Metal reactivity is present in dogs with tibial plateau leveling osteotomy and total hip replacement implants

Barbro Filliquist et al.
Am J Vet Res. 2023 Jan 23;84(3):ajvr.22.08.0141. doi: 10.2460/ajvr.22.08.0141.

Objective: Determine whether dogs with well-functioning orthopedic metal implants can develop metal reactivity.

Sample: Client-owned dogs that had tibial plateau leveling osteotomy (TPLO) or total hip replacement (THR) implants for 12 months or more and control dogs with no implants.

Procedures: Lymphocyte transformation testing was performed by exposing peripheral blood lymphocytes to nickel (Ni), chromium (Cr), cobalt (Co), or a combination of these metals. Lymphocyte proliferation was assessed with flow cytometry. Lymphocyte stimulation indexes (SIs) were calculated. A SI > 2 was considered reactive. Median SIs of dogs in response to metal exposure were compared statistically.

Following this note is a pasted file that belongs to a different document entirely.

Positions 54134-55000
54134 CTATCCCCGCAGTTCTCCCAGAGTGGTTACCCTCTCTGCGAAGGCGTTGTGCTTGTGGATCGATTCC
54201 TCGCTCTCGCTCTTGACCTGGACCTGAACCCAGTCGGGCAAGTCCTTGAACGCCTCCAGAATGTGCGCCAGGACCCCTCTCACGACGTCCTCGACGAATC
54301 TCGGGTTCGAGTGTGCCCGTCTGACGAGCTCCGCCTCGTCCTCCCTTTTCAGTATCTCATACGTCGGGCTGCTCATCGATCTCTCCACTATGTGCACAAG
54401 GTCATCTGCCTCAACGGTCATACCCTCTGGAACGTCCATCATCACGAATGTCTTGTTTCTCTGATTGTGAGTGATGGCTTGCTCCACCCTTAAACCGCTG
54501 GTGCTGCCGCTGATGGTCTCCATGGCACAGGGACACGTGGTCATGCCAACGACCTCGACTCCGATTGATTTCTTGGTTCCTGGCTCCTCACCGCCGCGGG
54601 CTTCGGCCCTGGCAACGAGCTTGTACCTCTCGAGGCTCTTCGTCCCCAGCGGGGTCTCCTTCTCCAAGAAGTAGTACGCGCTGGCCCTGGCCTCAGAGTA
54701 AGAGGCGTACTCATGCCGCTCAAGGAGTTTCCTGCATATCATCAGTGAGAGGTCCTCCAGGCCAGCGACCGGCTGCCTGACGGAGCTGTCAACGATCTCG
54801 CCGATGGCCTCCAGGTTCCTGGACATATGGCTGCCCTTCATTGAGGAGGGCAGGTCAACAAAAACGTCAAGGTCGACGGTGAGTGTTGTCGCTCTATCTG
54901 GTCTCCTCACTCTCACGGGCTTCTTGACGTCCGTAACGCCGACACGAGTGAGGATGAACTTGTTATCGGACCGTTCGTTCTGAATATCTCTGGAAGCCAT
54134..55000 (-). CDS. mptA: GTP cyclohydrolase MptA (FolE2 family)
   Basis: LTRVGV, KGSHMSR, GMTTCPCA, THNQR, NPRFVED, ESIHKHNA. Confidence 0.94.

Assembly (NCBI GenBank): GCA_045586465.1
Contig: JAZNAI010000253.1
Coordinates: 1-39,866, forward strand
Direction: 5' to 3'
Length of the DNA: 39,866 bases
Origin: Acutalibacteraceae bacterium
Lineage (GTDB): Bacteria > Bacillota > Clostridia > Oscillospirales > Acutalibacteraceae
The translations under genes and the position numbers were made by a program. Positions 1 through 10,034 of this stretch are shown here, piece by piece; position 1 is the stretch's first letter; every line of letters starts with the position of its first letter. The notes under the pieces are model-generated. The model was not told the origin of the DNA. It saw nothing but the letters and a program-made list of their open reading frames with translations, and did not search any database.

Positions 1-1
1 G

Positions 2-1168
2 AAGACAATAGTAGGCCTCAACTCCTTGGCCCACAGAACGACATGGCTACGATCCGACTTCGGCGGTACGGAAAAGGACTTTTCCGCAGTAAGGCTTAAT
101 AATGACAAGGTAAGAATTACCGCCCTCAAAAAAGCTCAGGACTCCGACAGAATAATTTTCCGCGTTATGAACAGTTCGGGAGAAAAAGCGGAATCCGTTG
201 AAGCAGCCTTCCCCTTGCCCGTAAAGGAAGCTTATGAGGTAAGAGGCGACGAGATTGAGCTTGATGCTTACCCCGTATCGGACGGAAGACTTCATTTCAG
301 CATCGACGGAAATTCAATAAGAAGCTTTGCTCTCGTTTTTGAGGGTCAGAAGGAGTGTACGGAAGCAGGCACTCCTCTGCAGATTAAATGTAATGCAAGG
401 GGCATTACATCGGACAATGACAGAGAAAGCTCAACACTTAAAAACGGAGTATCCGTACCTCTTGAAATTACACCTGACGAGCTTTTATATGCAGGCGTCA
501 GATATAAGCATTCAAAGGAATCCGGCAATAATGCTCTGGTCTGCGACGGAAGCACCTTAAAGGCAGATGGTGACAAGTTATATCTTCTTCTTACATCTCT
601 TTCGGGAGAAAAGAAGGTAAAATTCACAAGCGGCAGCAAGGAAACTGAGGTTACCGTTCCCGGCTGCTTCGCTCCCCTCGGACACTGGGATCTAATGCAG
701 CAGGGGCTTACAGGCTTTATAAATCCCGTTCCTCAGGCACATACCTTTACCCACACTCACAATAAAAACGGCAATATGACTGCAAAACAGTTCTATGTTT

Results: Samples from 10 dogs with TPLO, 12 dogs with THR, and 7 control dogs were analyzed. Six dogs out of 22 with metal implants had a reactive SI to 1 or more metals, while 2 of 7 control dogs had a SI > 2 when exposed to nickel only. When all metals were considered, no differences in metal reactivity were found between TPLO, THR, and control groups.

Clinical relevance: Metal reactivity is present in dogs and can be identified using lymphocyte transformation testing. Reactivity to Ni is present in dogs with and without metal implants. Reactivity to Co and Cr occurs in some dogs with metal implants.